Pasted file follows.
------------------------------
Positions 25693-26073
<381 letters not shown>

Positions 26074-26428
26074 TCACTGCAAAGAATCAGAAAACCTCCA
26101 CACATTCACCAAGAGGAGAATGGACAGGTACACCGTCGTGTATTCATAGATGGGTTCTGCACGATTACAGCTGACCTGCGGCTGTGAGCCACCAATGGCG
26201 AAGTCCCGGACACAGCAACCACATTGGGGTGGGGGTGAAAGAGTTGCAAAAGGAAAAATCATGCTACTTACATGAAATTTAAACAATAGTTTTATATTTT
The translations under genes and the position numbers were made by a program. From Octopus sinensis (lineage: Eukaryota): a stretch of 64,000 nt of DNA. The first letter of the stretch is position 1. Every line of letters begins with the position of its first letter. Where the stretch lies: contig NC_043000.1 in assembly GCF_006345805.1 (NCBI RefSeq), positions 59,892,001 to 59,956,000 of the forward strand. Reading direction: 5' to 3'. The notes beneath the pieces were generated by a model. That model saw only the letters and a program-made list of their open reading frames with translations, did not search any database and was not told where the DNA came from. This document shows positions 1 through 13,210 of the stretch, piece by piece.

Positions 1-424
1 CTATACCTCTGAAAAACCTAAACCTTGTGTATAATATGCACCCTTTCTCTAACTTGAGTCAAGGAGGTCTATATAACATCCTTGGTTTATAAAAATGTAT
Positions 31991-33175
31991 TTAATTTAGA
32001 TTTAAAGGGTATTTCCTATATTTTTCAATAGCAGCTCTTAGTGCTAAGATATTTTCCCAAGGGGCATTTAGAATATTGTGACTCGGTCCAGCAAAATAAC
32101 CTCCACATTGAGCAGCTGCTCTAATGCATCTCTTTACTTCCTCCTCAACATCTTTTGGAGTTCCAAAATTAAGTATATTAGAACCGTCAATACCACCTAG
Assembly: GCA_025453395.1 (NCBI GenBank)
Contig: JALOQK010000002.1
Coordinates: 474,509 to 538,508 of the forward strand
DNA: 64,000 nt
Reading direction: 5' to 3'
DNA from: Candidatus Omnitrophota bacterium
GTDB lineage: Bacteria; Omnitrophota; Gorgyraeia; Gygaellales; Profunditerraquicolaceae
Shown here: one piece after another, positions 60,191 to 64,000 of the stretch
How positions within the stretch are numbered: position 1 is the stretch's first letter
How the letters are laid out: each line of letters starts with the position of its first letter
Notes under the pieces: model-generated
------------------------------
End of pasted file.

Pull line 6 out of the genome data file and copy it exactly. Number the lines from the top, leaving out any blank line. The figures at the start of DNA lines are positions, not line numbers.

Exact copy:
26201 AAGTCCCGGACACAGCAACCACATTGGGGTGGGGGTGAAAGAGTTGCAAAAGGAAAAATCATGCTACTTACATGAAATTTAAACAATAGTTTTATATTTT